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John Elphinston of the Russian Navy

John Elphinstone, also known as John Elphinston (1722 – 28 February 1785), was a senior British naval officer who worked closely with the Russian Navy after 1770, with approval from the Admiralty, during the period of naval reform under Russian Empress Catherine II. Together with the Scottish-born Samuel Greig, or Samuil Karlovich Greig (Самуил Карлович Грейг), as he was known in Russia, and Admiral Sir Charles Knowles, Elphinstone was a member of the naval staff, headed by Count Alexei Grigoryevich Orlov, which, though it lacked naval experience, was able to defeat the Turkish fleet at the Battle of Chesma Bay, near Chios Island, off the far western coast of Turkey. [1]


Early lifeEdit

He was born at Lopness, near Sanday in the Orkney Islands, the son of John Elphinstone and his wife Anne Williams and joined the Royal Navy.

He was promoted commander of the fireship HMS Salamander in 1757, serving under Commodore Hon. Richard Howe in his 1758 campaign against the French Channel ports. During one attack he was captured by the French.

After his release in 1759 he was made captain of the 20-gun HMS Eurus and took part in the capture of Quebec. In 1761 he was in command of HMS Richmond when she captured and destroyed the 32-gun French ship Félicité at Scheveningen. Later that year Elphinstone captured two other French privateers. In 1762 Richmond sailed out to the West Indies and Elphinstone was put in charge of transport services during the siege of Havana. He afterwards brought back the 70-gun prize ship Infanta.

At the end of 1763 he commissioned the guard ship HMS Firm at Plymouth, commanding her for three years.

Russian ServiceEdit

The Battle of Chesma Bay

Catherine II of Russia drew on the experience of British naval personnel through the networking in London of the British Ambassador in St. Petersburg from 1769 to 1771, Lieutenant-General Charles Cathcart, 9th Lord Cathcart. He was married to Jane Hamilton, but Jane's death in Saint Petersburg during an outbreak of the plague, prompted his return to Britain.

Elphinstone was one of a small number of British officers who joined the Catherine's Russian service in the summer of 1769, and was given the rank of rear-admiral. In 1770 he led a squadron from the Baltic to the Mediterranean to take part in the war against the Turks and participated in the defeat of a Turkish fleet in Battle of Chesma Bay. He, however, was on such bad terms with his Russian superiors, particularly Count Aleksei Orlov, that he left the Russian service in July 1771.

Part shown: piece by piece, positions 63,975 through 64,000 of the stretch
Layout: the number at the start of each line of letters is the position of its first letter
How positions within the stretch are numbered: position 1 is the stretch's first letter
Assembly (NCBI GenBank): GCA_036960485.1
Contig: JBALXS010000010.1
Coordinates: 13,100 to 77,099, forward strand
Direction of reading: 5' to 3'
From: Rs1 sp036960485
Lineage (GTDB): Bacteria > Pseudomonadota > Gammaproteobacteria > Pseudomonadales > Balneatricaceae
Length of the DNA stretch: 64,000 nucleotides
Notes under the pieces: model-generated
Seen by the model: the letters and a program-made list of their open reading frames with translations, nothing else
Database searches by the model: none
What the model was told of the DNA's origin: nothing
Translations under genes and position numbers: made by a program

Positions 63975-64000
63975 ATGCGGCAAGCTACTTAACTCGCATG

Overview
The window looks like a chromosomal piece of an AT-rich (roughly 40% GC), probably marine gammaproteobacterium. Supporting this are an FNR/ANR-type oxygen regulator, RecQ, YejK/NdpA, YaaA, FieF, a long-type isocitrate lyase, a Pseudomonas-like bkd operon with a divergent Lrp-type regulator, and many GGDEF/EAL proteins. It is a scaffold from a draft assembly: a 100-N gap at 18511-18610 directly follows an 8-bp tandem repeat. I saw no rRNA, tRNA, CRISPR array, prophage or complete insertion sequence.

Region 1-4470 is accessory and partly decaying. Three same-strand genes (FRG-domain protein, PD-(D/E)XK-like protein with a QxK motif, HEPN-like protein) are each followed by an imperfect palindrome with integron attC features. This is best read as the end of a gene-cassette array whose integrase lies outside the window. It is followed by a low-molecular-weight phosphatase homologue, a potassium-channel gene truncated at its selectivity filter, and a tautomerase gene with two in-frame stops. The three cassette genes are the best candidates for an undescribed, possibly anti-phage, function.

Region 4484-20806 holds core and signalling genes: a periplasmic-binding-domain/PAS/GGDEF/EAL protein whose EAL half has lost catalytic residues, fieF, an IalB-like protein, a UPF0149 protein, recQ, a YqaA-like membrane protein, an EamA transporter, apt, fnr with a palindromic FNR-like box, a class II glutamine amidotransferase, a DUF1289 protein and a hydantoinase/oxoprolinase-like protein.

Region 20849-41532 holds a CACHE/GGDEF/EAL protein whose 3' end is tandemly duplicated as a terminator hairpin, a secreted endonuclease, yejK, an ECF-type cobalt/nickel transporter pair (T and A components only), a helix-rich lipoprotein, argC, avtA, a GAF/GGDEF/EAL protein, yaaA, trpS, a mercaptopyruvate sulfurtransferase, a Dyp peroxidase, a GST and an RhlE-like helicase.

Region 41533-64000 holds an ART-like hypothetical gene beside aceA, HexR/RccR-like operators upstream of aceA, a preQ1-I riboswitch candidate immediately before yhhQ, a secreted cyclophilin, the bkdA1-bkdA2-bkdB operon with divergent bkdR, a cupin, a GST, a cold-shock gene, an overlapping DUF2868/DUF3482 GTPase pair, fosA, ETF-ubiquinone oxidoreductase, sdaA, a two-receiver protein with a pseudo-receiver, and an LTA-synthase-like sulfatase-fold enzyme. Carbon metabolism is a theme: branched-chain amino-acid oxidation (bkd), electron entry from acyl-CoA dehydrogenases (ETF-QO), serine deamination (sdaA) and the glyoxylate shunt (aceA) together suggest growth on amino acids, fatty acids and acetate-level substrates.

Russian naval history relates that he did not resign by his own choice, but was rather relieved of command after his ship-of-the-line, the 80-gun Svyatoslav, ran onto a reef and was subsequently burned after an unsuccessful effort to move her lasting six days. The pilot for this disastrous raid (which was not approved by Orlov) was British and the protege of Elphinstone. The pilot was subsequently court-martialled and sentenced to death, but somehow managed to escape and flee. Elphinstone himself was never sentenced, but was dismissed from the service and had to return home. His memoirs were understandably biased after that and met with harsh reprimand from Catherine the Great, who went so far as to call him a madman.

Later lifeEdit

John Elphinstone later held several further commands in the British Royal Navy, including that of the 74-gun HMS Magnificent during Admiral Sir George Rodney's West Indian Campaign of 1779-80.

He died in 1785 in Broad Street, Carnaby Market, London. He had married Amelia Warburton in 1750 and had six sons and four daughters. They included:

  • John, a post captain, who died in 1801
  • Samuel William, who died as a captain in the Russian service in 1788
  • Thomas, who reached the same rank in the navy before his death in 1821
  • Robert Phillip, who died as a post captain in 1822
  • Major-General Sir Howard Elphinstone
  • Anna-Charlotta-Maria, who married Captain Sir Francis John Hartwell


  1. ^ ((url= Elphinstone|accessdate=6 January 2018))
  • John Elphinston Papers Relating to the Russo-Turkish War, 1769-1850 (bulk 1769-1771): Finding Aid at Princeton University
  • "Scottish Influences in Russian History"
  • Bartlett, Roger and Hughes, Lindsey, Dr. (eds.). Russian Society and Culture and the Long Eighteenth Century: Esays in Honour of Anthony G. Cross. Paperback, Lit Verlag, 2005. ISBN 978-3-8258-7771-2; ISBN 3-8258-7771-X.
  • Anthony G. Cross. By the Banks of the Neva: Chapters from the Lives and Careers of the British in Eighteenth-Century Russia. Cambridge: Cambridge University Press, 1997. (Anthony Cross was Professor of Slavonic Studies at the University of Cambridge from 1985 to 2004. Previously, he was Reader in Russian at the University of East Anglia and Roberts Professor of Russian at the University of Leeds. He was elected to the British Academy in 1989 and to the Russian Academy of the Humanities in 1996.)
  • Schop Soler, Ana María. Un siglo de relaciones diplomáticas y comerciales entre España y Rusia : 1733-1833 Madrid: Ministerio de Asuntos Exteriores, Dirección General de Relaciones Culturales, D.L. (1984), 520 pages; 24 cm. In Spanish.
  • Schop Soler, Ana María. Las relaciones entre España y Rusia en la época de Fernando VII (1808-1833), Barcelona, Universidad de Barcelona, (1975). In Spanish.
  • Schop Soler, Ana María. Las relaciones entre España y Rusia en la época de Carlos IV Ana María, Schop Soler; prólogo de Carlos Seco Serrano. Editor: Barcelona: Cátedra de Historia General de España, 1971. xvii +196 pages; 21 cm. In Spanish. German Edition: Die Spanische-Russischen Beziehungen im 18. Jahrhundert. Wiesbaden: Otto Harrassowitz, (1970).

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